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Bioanalytical Method Development: Focus on Polar Compounds

Bioanalytical Method development Focus on Polar Compounds Blog Image BioPharma Services

Bioanalysis is a subdiscipline of analytical chemistry used in the identification and quantitative measurement of target analytes, such as drugs and their metabolites or biological molecules, in biological fluids or tissues. In the pharmaceutical industry, bioanalysis is carried out to support pharmaceutical applications, for example pharmacokinetic- (PK) or pharmacodynamic (PD) studies.

Rapid growth of bioanalysis using liquid chromatography with tandem mass spectrometry (LC–MS–MS) in pharmaceutical laboratories has been driven by the demand for speed and sensitivity at various stages in drug development, including high throughput screening of drug candidates, rapid data generation at pre-clinical studies to fast analysis of clinical samples. 

According to a new research report by Precedence Research, the global clinical trials market size was valued at USD $51 billion in 2021 and is predicted to hit USD $84 billion by 2030 with a compound registered annual growth rate (CAGR) of 5.7% during the forecast period 2022 to 2030. Also, the GlobeNewswire reports that the global bioanalytical testing services market size is expected to reach almost USD 8 billion by 2030. Registering a CAGR of 8.6% over the forecast period.

Clinical Market Size 220 to 2030 image.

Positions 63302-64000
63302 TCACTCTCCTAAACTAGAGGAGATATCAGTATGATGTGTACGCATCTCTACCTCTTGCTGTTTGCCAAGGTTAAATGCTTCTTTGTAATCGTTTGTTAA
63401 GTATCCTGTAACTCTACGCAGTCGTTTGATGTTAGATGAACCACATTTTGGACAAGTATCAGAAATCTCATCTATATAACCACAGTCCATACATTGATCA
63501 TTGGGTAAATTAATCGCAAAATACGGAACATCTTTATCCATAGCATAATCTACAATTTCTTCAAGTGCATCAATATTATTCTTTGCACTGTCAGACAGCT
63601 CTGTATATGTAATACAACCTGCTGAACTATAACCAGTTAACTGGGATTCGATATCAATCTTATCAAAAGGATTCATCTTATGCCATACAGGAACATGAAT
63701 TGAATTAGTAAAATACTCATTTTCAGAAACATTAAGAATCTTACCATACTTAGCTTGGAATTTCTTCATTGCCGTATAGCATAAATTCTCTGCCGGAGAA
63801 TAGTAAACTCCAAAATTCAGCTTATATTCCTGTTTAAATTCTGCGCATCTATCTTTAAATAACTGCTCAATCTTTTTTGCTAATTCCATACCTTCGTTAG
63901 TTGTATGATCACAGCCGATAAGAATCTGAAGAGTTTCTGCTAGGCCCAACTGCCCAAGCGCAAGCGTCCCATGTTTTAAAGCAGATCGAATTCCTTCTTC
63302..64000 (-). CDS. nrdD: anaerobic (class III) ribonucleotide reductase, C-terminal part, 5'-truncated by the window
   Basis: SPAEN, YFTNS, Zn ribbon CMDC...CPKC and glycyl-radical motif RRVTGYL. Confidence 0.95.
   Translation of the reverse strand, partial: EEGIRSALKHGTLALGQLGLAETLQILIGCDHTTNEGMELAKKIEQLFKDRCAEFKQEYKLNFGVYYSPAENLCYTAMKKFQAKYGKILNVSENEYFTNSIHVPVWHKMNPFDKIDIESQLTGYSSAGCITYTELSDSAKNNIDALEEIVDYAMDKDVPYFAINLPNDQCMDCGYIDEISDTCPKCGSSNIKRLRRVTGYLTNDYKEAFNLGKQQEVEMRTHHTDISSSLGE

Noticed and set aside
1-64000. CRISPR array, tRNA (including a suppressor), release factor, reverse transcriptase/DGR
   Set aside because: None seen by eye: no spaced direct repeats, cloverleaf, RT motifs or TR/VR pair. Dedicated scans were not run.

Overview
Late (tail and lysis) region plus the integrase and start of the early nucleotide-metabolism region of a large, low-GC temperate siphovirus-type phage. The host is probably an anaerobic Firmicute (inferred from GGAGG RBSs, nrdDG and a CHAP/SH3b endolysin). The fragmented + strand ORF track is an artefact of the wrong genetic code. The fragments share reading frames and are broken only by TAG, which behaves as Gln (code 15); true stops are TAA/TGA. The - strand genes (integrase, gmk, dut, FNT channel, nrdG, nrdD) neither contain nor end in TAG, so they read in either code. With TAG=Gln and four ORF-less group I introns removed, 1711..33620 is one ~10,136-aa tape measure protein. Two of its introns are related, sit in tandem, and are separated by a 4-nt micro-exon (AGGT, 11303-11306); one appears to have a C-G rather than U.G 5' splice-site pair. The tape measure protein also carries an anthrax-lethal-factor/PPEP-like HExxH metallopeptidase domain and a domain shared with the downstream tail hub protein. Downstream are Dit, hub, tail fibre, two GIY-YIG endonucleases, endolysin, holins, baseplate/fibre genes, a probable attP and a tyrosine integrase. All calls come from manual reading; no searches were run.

Why quantitative analysis of polar compounds is a challenge:

Liquid chromatography-tandem mass spectrometry is established as the state-of-the-art methodology for quantitative bioanalytical assays in human plasma samples, however development of LC-MS/MS methods for the quantitation of very polar compounds poses the greatest challenge for bioanalytical research scientist. 

Polar compounds possess the following characteristics: 

    1. Contain a prominent polar functional group in their chemical structure, such as guanidine, nucleoside, amino acid, sugar moieties and phosphonate; 
    2. Highly hydrophilic and immiscible with commonly used organic solvents (e, g., ethyl acetate, diethyl ether and dichloromethane). 
    3. Polar compounds are poorly retained on reversed phase (RP) HPLC columns. 
    4. For bioanalytical LC-MS/MS application, especially when using electrospray ionization (ESI) mode, poor analyte on-column retention may result in detrimental matrix effects that debilitates the robustness of the method, a greater possibility of interference from endogenous molecule present in matrix and poor sensitivity.

Quantitative determination of polar compounds in biological matrixes at BioPharma Services:

Examples of polar drugs quantified in plasma sample by LC-MS/MS in Biopharma

Method Compound Calibration Range Extraction Chromatography column Mobile Phase /Flow rate




Morphine glucuronide

0.10 to 20 ng/mL

1.0 to 200 ng/mL

Waters Oasis HLB SPE  Thermo Betasil C8  Gradient elution: 3.5 mM ATFA/Methanol





10 to 2000 ng/mL

10 to 2000 ng/mL

PPT & Oasis HLB SPE  Phenomenex Kinetex C18 Gradient elution:0.2% Heptafluorobutyric Acid water/Methanol





0.15 to 30 ng/mL

1.5 to 300 ng/mL

Phenomenex Strata X SPE  Phenomenex Luna Omega Polar C18  Gradient elution:2.5 mM ATFA water/Methanol